from CATO Institute,
Not long ago, a group of Cato scholars entertained the question of whether the intellectual debate for free trade had been won.
There was near consensus that it had — in 1776 with publication of The Wealth of Nations. In the 240 years to follow, efforts to poke substantive holes and refute Adam Smith’s treatise failed and, today, nearly all economists agree that free trade, by expanding the size of the market to enable greater specialization and economies of scale, generates more wealth than any system that restricts cross-border exchange.
What that Cato confab failed to produce was agreement about whether the question under consideration was even pertinent. After all, how much does it really matter whether the intellectual debate has been won when, in practice, free trade remains stubbornly elusive, and the process of U.S. trade policy formulation is distinctly anti-intellectual?
Consider trade agreements. At the heart of negotiations that produce these deals rests the fallacy that domestic trade barriers are assets to be dispensed with only if reciprocated, in roughly equal measure, by negotiators on the other side of the table. That’s not Adam Smith. That’s neo-mercantilism, which posits that policy should aim to maximize exports and minimize imports. Yet Smith is credited with vanquishing mercantilism, which held sway in his day — and apparently still does today.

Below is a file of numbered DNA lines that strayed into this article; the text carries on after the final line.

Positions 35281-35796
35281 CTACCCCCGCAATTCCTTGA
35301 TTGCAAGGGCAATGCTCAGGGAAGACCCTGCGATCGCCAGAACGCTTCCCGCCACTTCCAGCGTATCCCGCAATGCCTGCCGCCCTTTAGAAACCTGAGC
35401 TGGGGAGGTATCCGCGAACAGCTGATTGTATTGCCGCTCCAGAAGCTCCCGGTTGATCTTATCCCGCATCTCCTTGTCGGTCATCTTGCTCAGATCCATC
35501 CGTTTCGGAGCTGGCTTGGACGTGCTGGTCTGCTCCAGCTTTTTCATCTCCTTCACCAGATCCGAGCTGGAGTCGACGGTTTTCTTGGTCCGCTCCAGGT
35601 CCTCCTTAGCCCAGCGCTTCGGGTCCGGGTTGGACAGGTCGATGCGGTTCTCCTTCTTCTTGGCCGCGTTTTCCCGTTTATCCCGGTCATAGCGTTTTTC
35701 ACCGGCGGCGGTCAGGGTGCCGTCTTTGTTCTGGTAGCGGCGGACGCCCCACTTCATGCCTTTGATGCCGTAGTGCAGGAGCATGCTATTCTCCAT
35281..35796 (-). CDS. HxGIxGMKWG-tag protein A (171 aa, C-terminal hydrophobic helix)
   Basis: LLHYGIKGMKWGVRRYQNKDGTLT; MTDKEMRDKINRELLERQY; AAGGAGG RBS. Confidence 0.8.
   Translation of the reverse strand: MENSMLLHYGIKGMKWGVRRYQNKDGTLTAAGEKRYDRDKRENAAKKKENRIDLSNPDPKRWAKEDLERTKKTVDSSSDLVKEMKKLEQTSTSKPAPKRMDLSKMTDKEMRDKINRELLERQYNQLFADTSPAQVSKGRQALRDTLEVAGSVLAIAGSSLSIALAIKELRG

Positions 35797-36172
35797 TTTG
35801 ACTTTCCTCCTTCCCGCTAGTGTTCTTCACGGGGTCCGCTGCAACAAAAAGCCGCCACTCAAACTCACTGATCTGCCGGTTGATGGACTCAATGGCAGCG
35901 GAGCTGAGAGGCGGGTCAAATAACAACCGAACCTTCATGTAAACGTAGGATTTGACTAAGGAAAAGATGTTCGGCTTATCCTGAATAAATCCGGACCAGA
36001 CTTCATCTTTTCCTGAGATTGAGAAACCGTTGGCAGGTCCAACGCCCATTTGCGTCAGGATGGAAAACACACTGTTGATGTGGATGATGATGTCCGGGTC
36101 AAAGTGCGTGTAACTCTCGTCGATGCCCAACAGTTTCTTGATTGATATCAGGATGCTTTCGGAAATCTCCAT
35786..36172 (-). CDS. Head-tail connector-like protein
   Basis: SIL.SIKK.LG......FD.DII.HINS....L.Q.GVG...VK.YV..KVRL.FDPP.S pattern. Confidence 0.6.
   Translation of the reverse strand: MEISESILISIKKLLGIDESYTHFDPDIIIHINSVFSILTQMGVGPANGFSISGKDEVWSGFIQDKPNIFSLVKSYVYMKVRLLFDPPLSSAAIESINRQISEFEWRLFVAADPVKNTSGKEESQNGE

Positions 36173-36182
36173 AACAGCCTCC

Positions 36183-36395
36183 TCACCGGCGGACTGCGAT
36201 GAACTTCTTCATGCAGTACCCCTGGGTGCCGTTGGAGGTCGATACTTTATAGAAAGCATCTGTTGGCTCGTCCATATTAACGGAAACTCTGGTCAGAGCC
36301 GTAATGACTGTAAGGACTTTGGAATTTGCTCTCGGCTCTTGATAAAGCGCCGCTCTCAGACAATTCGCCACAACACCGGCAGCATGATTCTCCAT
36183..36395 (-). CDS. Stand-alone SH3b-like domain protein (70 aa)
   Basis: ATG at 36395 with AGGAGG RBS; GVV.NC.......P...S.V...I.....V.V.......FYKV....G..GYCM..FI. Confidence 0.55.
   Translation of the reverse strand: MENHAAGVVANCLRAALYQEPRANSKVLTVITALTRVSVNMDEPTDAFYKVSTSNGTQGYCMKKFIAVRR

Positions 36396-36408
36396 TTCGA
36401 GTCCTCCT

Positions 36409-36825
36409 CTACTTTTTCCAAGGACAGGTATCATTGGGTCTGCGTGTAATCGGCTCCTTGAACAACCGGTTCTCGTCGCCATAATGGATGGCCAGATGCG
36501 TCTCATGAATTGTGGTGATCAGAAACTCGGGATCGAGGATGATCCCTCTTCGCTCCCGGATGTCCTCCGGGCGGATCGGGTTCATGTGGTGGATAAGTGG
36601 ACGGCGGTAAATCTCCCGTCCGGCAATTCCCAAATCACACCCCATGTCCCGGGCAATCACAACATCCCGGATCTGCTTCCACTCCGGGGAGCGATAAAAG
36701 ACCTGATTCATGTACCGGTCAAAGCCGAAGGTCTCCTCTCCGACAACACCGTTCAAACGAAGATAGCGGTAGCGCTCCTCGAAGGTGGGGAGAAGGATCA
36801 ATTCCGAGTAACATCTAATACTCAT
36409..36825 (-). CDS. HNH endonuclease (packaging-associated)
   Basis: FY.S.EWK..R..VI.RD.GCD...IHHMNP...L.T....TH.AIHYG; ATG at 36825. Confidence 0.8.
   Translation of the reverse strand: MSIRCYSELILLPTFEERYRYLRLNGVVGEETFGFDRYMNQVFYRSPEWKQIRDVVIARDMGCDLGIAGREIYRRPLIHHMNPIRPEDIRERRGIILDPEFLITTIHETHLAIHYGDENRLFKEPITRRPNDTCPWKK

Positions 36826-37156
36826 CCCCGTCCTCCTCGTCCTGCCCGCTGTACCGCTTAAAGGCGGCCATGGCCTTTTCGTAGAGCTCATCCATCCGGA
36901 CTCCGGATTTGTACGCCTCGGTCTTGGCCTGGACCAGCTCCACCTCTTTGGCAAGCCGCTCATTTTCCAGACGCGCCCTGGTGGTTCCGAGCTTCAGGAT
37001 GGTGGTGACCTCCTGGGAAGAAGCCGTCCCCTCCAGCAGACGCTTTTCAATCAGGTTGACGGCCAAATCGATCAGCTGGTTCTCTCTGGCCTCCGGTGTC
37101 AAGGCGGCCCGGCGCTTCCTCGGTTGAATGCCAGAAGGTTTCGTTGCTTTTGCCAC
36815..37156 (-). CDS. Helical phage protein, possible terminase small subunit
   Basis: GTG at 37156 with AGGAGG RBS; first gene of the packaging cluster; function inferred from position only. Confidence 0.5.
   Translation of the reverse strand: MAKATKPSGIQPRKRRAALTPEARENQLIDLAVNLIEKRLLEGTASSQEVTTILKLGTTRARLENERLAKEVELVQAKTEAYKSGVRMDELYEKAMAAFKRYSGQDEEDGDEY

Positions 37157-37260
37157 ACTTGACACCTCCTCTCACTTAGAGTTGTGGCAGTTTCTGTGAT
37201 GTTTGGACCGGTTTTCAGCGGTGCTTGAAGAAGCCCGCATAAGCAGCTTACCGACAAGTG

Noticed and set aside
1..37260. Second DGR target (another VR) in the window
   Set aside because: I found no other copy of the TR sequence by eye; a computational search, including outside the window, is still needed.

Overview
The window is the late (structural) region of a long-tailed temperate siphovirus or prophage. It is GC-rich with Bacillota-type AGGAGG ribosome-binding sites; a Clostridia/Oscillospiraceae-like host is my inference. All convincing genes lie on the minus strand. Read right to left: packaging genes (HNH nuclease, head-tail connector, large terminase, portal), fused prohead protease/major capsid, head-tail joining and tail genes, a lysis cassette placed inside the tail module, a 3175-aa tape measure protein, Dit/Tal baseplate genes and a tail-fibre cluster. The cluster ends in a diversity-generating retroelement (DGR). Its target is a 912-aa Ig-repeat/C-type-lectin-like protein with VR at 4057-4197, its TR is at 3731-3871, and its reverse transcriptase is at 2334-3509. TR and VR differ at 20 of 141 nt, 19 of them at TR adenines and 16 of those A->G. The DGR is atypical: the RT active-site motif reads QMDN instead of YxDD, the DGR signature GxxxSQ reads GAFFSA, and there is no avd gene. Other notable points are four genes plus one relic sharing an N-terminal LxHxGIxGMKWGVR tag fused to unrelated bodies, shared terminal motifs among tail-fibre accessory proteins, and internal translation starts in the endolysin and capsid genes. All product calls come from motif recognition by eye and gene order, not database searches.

If the free trade consensus were truly meaningful, trade negotiations would be unnecessary. If free trade were the rule, trade policy would have a purely domestic orientation and U.S. barriers would be removed without need for negotiation because they would be recognized for what they are: taxes on consumers and businesses that impede the global division of labor and the creation of wealth. Apparently, the intellectual consensus for free trade coexists with an absence of free trade and a persistence of protectionism in practice.
For example, in the United States, there are “Buy American” rules that restrict most government procurement spending to U.S. suppliers, ensuring that taxpayers get the smallest bang for their buck; heavily protected services industries, such as transportation and shipping, that drive up the cost of everything; apparently interminable farm subsidies; quotas and high tariffs on imported sugar; high tariffs on basic consumer products, such as clothing and footwear; energy export restrictions; the market-distorting cronyism of the Export-Import bank; antidumping duties that strangle downstream industries and tax consumers; regulatory protectionism masquerading as public health and safety precautions; rules of origin and local content requirements that limit trade’s benefits; restrictions on foreign investment, and so on.
If an intellectual consensus for free trade exists, policy doesn’t reflect it and politicians appear to abhor it. If anything, the 2016 presidential election season reveals an American public — pitchforks and scythes in hands — ready to storm the ivory tower.
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